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Playground Swing Safety

By Lakshmy Nair ; Updated June 13, 2017
Man pushing his son on swing on playground.

Children frequently injure themselves on playground swings. The risks include falls from a swing and being hit by a moving swing. A few precautions can go a long way to adequately protect children and prevent injury as they play on the swings. Monitor all playground equipment for structural integrity before your children use it.

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Placement and Arrangement of Swings

Swings and other moving playground equipment must have enough clear space around them and must be located in a designated area of the playground. The American Academy of Pediatrics says a minimum distance of two feet between swings is necessary. A single section or bay must not contain more than two seat swings or a single tire swing. There must be a distance of at least six feet between a wall or a fence and the side of a swing. The distance between a swing and the sides of the support structure must be at least 30 inches, says KidsHealth. Swings for babies and toddlers must have a separate bay. Swings made of hard materials such as wood or metal are not as safe as plastic or rubber swings.

Fall Zones

The National Network for Child Care says a fall zone will protect children if they fall from playground equipment. A fall zone is the area under and around equipment, and should be covered with a protective material that acts as a cushion and lowers the impact of falls. According to NNCC, the fall zone before and behind a swing must be equal to or greater than the height of the suspending structure. The fall zone must also extend a minimum distance of six feet from the support structure on both sides. Before your child gets on the swing, check the fall zone for any objects or obstacles.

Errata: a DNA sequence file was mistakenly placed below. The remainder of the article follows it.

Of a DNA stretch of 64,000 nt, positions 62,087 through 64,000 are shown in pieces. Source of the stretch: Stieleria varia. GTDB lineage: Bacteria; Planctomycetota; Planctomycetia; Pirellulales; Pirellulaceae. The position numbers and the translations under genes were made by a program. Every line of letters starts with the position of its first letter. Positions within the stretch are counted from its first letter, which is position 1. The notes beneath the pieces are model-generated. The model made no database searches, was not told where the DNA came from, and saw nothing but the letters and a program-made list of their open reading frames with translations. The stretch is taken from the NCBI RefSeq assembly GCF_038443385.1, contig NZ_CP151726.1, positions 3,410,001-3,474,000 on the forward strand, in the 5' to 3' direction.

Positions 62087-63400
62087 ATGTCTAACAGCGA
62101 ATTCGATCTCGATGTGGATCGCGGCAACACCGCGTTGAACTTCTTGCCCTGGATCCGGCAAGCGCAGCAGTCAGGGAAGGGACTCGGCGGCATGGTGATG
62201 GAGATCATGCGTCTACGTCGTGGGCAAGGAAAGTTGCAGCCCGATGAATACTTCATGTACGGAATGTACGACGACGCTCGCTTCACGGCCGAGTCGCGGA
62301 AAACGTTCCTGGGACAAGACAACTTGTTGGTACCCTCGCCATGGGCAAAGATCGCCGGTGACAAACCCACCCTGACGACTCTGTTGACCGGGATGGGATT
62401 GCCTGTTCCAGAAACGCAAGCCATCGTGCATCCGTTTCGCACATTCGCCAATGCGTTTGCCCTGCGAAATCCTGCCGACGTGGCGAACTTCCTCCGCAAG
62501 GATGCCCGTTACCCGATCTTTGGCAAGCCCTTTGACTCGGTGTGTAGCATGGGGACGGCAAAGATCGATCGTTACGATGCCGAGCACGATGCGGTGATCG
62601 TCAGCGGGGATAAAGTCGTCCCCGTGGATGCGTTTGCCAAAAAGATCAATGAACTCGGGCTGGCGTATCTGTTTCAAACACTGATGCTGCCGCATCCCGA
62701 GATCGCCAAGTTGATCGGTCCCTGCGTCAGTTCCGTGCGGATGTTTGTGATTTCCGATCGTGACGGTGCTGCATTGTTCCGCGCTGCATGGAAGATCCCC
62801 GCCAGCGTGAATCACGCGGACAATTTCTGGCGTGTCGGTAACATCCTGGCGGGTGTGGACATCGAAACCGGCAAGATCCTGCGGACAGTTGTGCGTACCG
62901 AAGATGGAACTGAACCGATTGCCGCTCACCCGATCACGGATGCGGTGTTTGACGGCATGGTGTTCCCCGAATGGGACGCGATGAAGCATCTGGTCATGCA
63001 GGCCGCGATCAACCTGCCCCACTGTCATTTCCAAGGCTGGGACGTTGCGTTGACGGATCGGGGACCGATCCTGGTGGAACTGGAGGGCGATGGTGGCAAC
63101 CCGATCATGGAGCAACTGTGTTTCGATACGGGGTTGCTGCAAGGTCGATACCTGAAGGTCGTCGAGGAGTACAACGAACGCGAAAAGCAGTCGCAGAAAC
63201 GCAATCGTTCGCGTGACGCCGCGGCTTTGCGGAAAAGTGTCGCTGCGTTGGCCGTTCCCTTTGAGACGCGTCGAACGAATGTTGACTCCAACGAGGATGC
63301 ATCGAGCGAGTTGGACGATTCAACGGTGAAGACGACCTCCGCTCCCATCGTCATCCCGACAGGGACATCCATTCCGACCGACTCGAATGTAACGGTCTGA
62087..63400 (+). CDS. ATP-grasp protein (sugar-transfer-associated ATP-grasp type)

Safe Use of Swings

Familiarize your children with basic rules to keep them safer on the swings. Children must not push each other when they are on moving playground equipment such as a swing or seesaw. Standing or kneeling on swings is dangerous and can lead to falls and injuries. Children must hold on tightly with both hands when they are swinging, and get off only when the swing has stopped moving. Only one child must sit on a swing at a time. To avoid getting hit by a swing, children and adults must keep a safe distance and avoid standing, walking or running close to moving swings.

Possible Hazards

Open hooks or protrusions on swing equipment make potential entanglement hazards and can also pinch or scratch the skin. Avoid swings with open S hooks, which can entangle clothing and potentially strangle a child. Do not let your children use playground equipment that has missing or loose components, exposed nails or sharp surfaces.

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About the Author

Lakshmy Nair has been a professional writer since 2004 and has worked for companies such as Lionbridge Technologies, Mumbai, India and Rand Worldwide, Mississauga, Canada. She holds an engineering degree from the University of Mumbai, India and a certification in technical communications from George Brown College, Toronto, Canada.

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